Teofimo Lopez tells Danny Flexen why 2019 will be his year and hopefully end with a showdown against Vasyl Lomachenko
Teofimo Lopez appears to tick virtually all the boxes. The 2016 Olympian boasts speed, power, poise beyond his years and amateur pedigree. He is also invariably entertaining, displaying a rare charisma both inside the ring and out. Question marks of course remain about a Brooklyn lightweight who has only competed 12 times as a pro thus far (all wins, 10 inside) - how will he react under sustained and intelligent pressure, how robust is his jaw – but 21-year-old Lopez has already sparred an impressive variety of top boxers, including Shawn Porter and Guillermo Rigondeaux, and has defeated Mason Menard and Diego Magdaleno in his last two outings. In a division which boasts pound-for-pound contender Vasyl Lomachenko as a unified champion, Top Rank’s Teo is the outstanding contender. Lopez is already ranked in the top five of all four major sanctioning bodies and when he faces twice-beaten former European champion Edis Tatli of Finland on the Terence Crawford vs Amir Khan MSG show on April 20 – a PPV card on both sides of the Atlantic via ESPN and BT Sport – Lopez will be looking to emphasise his claim for a world title shot before the year is out.
“You know what’s crazy,” he told me over the phone from Vegas, where he trains under father Teofimo Sr. “I’ve had 12 fights and I’m already in the top five; all the other [ranked] guys have had anywhere from 18 fights. We’re doing big things. Our goal is to become world champion, after this fight – which could be an IBF eliminator – if everything goes to plan, there is a possibility Teofimo Lopez will be fighting for a world title in July. Then I’d like to defend it in December, so it could be Lomachenko then or early next year. This is my last year at 135lbs. I plan to win it then tell Bob Arum [who promotes both Lopez and the Ukranian] and Lomachenko, ‘Let’s make the fight happen.’ The July challenge would be against IBF champion Richard Commey, if he takes it. Or if Mikey Garcia vacates the WBC belt, possibly Luke Campbell [another former sparmate] for the vacant title.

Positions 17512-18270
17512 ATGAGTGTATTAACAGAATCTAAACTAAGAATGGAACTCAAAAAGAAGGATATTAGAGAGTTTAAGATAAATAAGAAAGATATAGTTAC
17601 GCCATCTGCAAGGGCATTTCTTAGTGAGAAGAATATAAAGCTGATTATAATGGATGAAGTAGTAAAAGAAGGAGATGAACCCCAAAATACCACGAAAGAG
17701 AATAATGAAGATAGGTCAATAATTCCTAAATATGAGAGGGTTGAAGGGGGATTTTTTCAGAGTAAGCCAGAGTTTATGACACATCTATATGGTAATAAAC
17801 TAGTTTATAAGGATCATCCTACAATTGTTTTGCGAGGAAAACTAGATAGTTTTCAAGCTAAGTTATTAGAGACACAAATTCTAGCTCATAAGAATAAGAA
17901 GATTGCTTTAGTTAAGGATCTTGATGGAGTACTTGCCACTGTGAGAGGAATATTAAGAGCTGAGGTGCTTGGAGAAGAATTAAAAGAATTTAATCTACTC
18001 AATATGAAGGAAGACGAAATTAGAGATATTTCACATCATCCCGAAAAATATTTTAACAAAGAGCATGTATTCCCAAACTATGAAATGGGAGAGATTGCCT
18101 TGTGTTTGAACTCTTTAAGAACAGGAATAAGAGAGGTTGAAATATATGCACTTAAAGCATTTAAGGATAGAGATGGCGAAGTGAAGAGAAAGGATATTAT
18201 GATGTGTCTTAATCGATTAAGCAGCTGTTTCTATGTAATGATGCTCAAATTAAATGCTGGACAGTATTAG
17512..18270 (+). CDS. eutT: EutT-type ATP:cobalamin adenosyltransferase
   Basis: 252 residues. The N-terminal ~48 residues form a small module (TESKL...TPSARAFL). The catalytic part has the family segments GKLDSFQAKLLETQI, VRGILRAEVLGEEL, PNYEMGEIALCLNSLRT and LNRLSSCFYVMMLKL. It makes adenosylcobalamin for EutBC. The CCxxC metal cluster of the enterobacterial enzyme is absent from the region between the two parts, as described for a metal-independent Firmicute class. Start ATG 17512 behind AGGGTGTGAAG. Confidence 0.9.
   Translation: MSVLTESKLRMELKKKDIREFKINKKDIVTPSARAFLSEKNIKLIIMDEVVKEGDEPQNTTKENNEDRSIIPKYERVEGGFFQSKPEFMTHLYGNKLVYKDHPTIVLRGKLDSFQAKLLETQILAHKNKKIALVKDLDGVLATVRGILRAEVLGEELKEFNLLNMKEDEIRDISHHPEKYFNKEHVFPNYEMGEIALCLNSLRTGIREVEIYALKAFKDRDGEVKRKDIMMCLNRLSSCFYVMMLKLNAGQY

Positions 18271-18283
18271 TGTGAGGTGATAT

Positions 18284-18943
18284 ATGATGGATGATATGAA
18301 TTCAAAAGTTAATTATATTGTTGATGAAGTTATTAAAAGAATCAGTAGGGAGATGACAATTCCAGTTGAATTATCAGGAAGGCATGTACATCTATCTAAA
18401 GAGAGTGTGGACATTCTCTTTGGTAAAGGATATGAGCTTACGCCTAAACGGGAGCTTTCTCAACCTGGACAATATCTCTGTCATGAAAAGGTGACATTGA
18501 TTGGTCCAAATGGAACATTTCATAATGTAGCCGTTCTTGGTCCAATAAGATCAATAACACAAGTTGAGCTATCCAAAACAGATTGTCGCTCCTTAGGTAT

“Tatli is ranked in two or three organisations, he has a name and he’s gonna bring it, but I don’t whatsoever look at videos of upcoming opponents, as they can always change their style. I leave that to the backroom of my team, let them take care of that as I I adjust quickly, having fought so many styles. Edis Tatli never fought a guy like Teofimo Lopez and that’s a thing a lot of these guys are starting to realise. They’d fought names, [July 2018 victim] William Silva had fought Felix Verdejo, Menard had fought Devin Haney and Ray Beltran and look what I did to them [RSF 6 and KO 1 respectively]. We’ve already won, we win the fight mentally before it even happens, so he better be ready for it.”
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Lopez is a veteran of 170 amateur fights, competing around the globe, winning several national titles and representing Honduras – his parents’ home nation – in the Rio Games, but his initial exposure to the sport that would consume him came almost by accident.
“I was born in Brooklyn, but we left at the age of six to go to Florida, where I started boxing,” he revealed. “The way I started was crazy. My father was training for himself [as a boxing enthusiast who had an amateur bout], and he would take me to the gym just because he had to take care of me while my mom was at work. I’d just watch my father train. He was a limousine driver at the time, he brought me with him and asked the coach, ‘Can you watch my son till I come back from parking the limo?’ The coach was like ‘Put on some gloves’, I wasn’t taking it serious, but by the time my dad came back I had done mitts with the coach – it was five minutes once he had parked – and I had already learned two or three combinations. That’s when my dad decided, ‘This ain’t for me, it’s for him’, and he refocused himself to helping me.”
In case it appears Lopez may be too nice to reach the highest level, there is a latent ferocity that bubbles away close to the surface, ready to be brought out by foolish rivals. This came to the fore against Magdaleno when pre-fight rancour led to a brutal left-hook knockout and Lopez proceeding to taunt his prone foe, an action that drew criticism from some quarters. Lopez admits he may have exceeded the realms of good taste but remains unapologetic.
“It was the heat of the moment,” he reflected. “Every time, I finish with a backflip, but in the Magdaleno fight I did a little something else afterwards. I guess some things were said, there was so much heat between me and him, it got to me and I did something out of the ordinary; some people got upset but it’s a learning experience for me. The man asked for it, at the end of the day. I don’t want people to see me as that type of fighter but in the moment… if you disrespect my culture or my family, I have no remorse or sympathy.”
A complete fighter with no compunction is a formidable proposition for any opponent. Tatli is the unfortunate next target in Lopez’s crosshairs and Teo aims to put on a show.